Their efforts were clearly successful. There are signature dinners planned at Downtown Disney's Portobello, Fulton's Crab House, Raglan Road, Bongo's Cuban Café, Paradiso 37 and Wolfgang Puck's. Other non-Epcot locations offering signature dinners include Victoria and Albert's and Citricos (Grand Floridian), California Grill and The Wave (Contemporary), Flying Fish Café and Kouzzina (BoardWalk), Jiko (Animal Kingdom Lodge) and bluezoo (Walt Disney World Dolphin). In a number of cases, the celebrity chefs attached to these establishments, such as Cat Cora (Kouzzina) and Todd English (bluezoo), will be on hand.

While those signature dinners will be on the high end of the price spectrum (ranging from $125 to $450 per person), you can get a taste of what's new at the festival for a decidedly more modest cost. Amidst the returning international marketplaces located around the World Showcase Lagoon are a few ones, notably booths representing South Korea and Belgium.

"We've tried to keep everything as traditional as possible for these countries," Hunnel explains. "We're even bringing special beverages from South Korea that are indigenous to the area -- a black raspberry rice wine called "bokbunja joo" and honey ginger tea -- to go along with the BBQ short rib and lettuce wraps that will be available."

The Belgium booth, too, will feature specialties of the region not found at Epcot before. The kiosk for the small country, home to world-famous Godiva chocolate, will feature a special Godiva iced coffee, along with steamed mussels, and waffles with a berry compote (but not all mixed together!).

The festival would not be complete without its popular Eat to the Beat concert series, which features bands performing nightly at the America Gardens Theatre. There are a number of performers new to the festival schedule this year, including Howard Jones, Rick Springfield, Air Supply and Hanson, along with popular returning acts Starship featuring Mickey Thomas and Big Bad Voodoo Daddy (I saw them last year -- don't miss them!). And of course every Saturday night will see what Hunnel terms the festival's "pinnacle event," the tasting extravaganza known as Party for the Senses.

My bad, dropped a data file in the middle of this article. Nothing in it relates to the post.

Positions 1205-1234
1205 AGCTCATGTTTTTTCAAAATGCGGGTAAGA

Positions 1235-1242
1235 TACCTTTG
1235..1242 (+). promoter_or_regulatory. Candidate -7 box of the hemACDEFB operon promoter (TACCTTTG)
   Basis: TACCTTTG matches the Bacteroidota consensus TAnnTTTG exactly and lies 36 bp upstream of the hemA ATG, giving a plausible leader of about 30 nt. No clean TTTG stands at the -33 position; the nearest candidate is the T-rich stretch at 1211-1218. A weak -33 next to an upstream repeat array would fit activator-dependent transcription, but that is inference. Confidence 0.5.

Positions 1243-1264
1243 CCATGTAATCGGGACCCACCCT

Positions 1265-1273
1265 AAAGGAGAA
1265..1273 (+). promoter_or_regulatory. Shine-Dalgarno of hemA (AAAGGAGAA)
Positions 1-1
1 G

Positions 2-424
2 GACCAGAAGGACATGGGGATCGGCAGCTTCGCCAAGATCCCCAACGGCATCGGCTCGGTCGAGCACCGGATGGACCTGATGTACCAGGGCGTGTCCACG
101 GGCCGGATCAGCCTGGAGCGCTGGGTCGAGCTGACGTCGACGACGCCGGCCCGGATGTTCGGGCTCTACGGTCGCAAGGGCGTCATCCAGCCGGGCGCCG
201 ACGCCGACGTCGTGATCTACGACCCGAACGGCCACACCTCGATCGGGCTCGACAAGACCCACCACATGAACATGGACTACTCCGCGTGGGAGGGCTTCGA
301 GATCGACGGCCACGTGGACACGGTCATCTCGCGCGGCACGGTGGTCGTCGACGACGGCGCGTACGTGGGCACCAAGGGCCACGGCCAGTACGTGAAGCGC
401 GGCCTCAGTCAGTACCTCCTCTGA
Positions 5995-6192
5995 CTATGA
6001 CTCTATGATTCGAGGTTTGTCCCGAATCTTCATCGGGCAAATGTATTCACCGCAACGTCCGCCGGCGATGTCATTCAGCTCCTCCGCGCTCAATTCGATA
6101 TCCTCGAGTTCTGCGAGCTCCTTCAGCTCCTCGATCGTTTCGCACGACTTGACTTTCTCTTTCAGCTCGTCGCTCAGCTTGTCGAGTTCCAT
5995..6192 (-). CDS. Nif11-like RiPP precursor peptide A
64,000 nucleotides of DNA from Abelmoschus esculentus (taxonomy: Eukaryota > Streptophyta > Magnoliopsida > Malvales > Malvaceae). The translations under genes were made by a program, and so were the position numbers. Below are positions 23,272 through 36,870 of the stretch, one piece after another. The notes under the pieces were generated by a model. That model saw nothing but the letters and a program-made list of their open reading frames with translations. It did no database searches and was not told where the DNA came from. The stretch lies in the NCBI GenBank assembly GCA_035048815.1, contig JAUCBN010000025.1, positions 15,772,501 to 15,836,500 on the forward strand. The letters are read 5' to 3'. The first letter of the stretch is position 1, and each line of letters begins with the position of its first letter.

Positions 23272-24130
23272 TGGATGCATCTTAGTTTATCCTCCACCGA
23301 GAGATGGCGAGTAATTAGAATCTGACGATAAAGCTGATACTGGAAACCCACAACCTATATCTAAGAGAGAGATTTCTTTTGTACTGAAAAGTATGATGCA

Last year's Party for the Senses evenings sported a different theme each week, a concept that has been abandoned this year. Instead, guest chefs will be "providing the flavors they want to create," Hunnel says. "If they have a specialty or something in particular they want to do, they'll be doing that." In addition, performers from Cirque du Soleil will be joining in the Party for the Senses again, after a several year absence.

When you add what's new to what's returning -- Food and Wine Pairings, Wine Schools, French Regional Lunches, Cheese Tastings, Tequila Tastings, Culinary Demos, Wine Seminars, and more -- this 15th anniversary festival shapes up to be 45 delicious days.

"It's so exciting to see how this festival gets bigger and bigger every year," Hunnel concludes. "We have something for everyone, whether you're novice or epicurean. I think everyone finds our festival to be not only a very credible event, but very magical in Disney's own special way."

AUTHOR'S NOTE: Many of the special dining experiences mentioned in this blog sell out in advance. If you're interested, call for reservations as soon as possible: 407-WDW-FEST.

Also, you will be able to book certain culinary demonstrations and wine seminars online. These 45-minute programs are held several times each day and require a fee of $8 to $13 (tax included). If you've attended these sessions in previous years, you'll be happy to learn that this year's portion sizes will be a bit larger. According to Hunnel, they are still finalizing details on these programs, but they will be available for online booking before the end of August.

May 27, 2010

Summer Nightastic! Sneak Peek



You've probably heard a lot lately about Summer Nightastic! -- the big doings coming to Walt Disney World starting this June 6 and running through August 14. (The Official Press Release is on our Disney News Blog.)

The biggest draw is undoubtedly the return of the beloved Main Street Electrical Parade to the Magic Kingdom. Along with this, Disney is also rolling out a new fireworks show for the Magic Kingdom, a music series in Epcot, changes to the Twilight Zone Tower of Terror and a new dance party in Disney's Hollywood Studios.

Disney invited the media to take a "sneak peek" at what it has in store for this summer, and I had the chance to "pull back the curtain" and get some inside glimpses into what Summer Nightastic! will be all about.